"The bigger the crowd and the bigger the opponent, the better we've done. That's the set of circumstances that I like," said McKenzie.
"We do our finest work here (at the Suncorp Stadium). We've got a very good success rate here.
"We've put all our efforts into going out there and winning the game. I haven't been with Queensland once where we've gone out there to mitigate the score or to come second.
"We recognise the strengths of The Lions and what they bring. We haven't seen the best of them yet and we haven't seen all tricks that they've got either - we know that's all there.
"But clearly, with the way they've been selecting, they're still mixing it up and having a look. They've had to deal with a fair amount of travel and there are circumstances there which we can play around with.
"They're finding a pathway through these first three games and hopefully we can get something out of that: the fact that they need to give everyone a go. The fact that everyone is still theoretically in with a chance of a Test spot means they need to go out and individually show what they've got.
"So there's a space there for us to operate in in terms of putting pressure on and that will be part of the plan."
Britain and Ireland's elite were 42-10 winners the last time they faced the Reds back in 2001 but they were beaten 15-11 by Queensland in the same city in a mini-Australian stop off at the start of the 1971 tour to New Zealand.
McKenzie is desperate to see the current crop of Queenslanders match the class of '71 by becoming one of a rare number of non-international sides to beat The Lions on modern-day tours.
The former Waratahs and Stade Francais boss needs no reminding as to how special Saturday's fixture really is and that message has been regularly drummed into his players in the lead up to The Lions' second fixture in Oz and their third on tour.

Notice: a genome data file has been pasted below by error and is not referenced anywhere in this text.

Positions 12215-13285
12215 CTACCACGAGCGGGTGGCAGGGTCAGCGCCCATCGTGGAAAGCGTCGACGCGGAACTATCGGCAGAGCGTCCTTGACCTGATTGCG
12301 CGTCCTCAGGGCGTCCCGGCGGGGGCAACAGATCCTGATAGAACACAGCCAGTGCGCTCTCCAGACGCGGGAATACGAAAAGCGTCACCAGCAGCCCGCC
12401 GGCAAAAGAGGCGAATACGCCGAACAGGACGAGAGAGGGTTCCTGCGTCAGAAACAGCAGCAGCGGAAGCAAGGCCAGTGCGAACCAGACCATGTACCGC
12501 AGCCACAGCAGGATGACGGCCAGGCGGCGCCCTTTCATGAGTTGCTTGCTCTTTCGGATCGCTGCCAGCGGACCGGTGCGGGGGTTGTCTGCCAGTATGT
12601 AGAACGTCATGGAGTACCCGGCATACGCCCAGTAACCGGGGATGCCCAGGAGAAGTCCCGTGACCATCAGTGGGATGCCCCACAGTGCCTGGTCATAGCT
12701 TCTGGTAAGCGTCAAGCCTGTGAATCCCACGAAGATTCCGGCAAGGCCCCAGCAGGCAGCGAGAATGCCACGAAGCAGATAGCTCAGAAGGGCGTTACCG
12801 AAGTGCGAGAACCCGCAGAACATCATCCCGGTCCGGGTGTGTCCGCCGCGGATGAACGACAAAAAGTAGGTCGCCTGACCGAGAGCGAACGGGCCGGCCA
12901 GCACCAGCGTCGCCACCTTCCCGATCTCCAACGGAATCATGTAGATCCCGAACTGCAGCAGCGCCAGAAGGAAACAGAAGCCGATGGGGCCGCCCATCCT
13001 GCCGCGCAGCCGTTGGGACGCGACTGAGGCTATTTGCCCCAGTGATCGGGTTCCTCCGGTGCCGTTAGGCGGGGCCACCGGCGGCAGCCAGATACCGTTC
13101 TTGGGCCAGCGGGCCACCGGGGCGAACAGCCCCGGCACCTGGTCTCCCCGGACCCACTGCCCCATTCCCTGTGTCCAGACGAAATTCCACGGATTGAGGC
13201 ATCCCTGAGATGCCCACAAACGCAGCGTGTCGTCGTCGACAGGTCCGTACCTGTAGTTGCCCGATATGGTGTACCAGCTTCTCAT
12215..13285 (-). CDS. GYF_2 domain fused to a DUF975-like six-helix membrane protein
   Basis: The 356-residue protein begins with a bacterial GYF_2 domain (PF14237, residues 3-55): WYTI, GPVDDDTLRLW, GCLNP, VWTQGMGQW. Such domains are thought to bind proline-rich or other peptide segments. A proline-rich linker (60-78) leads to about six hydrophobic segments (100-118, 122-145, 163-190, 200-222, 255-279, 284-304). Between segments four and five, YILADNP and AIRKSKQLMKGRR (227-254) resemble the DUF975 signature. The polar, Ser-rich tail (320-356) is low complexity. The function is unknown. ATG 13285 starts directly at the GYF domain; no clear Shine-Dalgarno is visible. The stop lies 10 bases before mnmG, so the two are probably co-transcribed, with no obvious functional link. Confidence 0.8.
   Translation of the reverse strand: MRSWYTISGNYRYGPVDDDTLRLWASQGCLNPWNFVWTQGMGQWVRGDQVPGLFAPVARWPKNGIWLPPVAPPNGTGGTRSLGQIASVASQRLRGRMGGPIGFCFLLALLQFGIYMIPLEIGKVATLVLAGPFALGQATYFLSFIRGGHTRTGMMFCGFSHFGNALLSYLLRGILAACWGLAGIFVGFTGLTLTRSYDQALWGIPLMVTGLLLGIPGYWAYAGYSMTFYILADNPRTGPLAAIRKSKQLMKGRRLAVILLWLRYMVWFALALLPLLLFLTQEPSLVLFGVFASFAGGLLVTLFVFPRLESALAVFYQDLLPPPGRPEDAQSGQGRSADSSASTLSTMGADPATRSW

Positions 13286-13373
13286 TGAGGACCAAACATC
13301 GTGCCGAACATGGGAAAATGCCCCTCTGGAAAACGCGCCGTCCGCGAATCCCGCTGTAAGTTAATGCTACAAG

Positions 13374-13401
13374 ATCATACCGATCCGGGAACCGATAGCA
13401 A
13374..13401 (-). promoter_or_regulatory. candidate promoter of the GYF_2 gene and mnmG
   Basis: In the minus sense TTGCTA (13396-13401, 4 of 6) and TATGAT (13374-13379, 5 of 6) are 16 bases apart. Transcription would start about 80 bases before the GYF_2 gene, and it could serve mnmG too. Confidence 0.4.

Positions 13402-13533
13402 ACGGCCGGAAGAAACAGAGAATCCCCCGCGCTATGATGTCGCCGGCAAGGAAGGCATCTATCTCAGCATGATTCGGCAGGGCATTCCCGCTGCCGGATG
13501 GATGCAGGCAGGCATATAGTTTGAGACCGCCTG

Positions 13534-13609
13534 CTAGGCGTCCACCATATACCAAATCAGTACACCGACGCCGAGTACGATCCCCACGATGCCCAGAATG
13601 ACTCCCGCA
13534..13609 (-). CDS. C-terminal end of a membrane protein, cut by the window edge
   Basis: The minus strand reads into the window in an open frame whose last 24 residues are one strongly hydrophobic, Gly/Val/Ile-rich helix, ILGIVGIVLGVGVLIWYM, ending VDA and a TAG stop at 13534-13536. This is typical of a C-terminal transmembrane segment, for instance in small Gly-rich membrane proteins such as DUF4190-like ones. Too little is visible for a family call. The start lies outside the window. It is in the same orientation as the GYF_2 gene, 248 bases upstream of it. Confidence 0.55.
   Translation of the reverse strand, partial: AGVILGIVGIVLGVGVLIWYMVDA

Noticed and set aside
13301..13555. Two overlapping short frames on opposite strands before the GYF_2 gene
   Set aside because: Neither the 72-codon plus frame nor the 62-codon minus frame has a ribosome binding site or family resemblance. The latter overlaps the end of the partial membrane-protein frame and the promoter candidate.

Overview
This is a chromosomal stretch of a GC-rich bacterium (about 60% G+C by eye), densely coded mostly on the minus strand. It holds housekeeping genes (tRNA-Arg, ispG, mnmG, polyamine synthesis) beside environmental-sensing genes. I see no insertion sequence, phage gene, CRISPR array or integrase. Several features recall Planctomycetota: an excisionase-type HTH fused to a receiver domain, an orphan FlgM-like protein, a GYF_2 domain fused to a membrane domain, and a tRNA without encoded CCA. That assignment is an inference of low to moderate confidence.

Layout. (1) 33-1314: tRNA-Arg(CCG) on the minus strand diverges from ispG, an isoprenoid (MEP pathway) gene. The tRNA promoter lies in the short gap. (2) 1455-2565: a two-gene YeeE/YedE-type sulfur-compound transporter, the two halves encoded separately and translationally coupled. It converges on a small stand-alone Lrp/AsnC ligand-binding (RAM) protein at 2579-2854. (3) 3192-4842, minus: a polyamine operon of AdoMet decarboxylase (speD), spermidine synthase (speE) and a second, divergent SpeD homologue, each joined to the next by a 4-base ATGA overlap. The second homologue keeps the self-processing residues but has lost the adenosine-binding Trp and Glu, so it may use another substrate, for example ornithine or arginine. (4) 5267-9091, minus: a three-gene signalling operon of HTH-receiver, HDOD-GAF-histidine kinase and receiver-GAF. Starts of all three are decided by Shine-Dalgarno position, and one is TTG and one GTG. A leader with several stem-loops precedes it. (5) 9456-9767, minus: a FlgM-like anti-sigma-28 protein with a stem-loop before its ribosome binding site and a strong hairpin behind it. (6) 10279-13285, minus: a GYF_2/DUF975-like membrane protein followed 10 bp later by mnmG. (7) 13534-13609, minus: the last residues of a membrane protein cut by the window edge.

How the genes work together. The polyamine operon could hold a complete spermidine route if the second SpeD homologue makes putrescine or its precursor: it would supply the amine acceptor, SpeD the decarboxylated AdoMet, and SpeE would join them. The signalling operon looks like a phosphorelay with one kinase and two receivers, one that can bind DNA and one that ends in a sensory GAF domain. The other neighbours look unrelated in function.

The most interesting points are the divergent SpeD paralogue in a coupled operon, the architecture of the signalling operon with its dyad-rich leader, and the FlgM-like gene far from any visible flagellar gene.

Ewen McKenzie led the Reds to the 2011 Super XV title and now he wants another slice of history
"It's a unique set of circumstances. Not many teams outside of the Test teams beat The Lions, so you put yourself in pretty unique company if you can engineer a result," added McKenzie.
"I look for challenges in the game. It doesn't matter whether I was playing or coaching, I look for the one-off opportunities where you can do something that other people don't. I get excited by creating bits of history.
"The Reds' journey in the last four years has been about grabbing trinkets along the way, one offs, firsts, things like that. We've done just about everything we can in terms of creating firsts and bits of history so, when you look at The Lions and the fact that they're only here every 12 years, there's a really fantastic bit of history there that can be grabbed.
"Not many people have done it recently. The New Zealand Maori did it, Australia A did it last time over here outside of the Test arena and those two teams were basically national representative sides in a different context.
"We never hear the end of Munster beating the All Blacks and those sort of moments so there are bits and pieces you can grab if you're good enough on the night.
"The excitement of sports is in the things that aren't meant to happen. There's nothing that I've read this week that tells me we aren't supposed to lose tomorrow, so we're excited about the prospect of proving a couple of people wrong."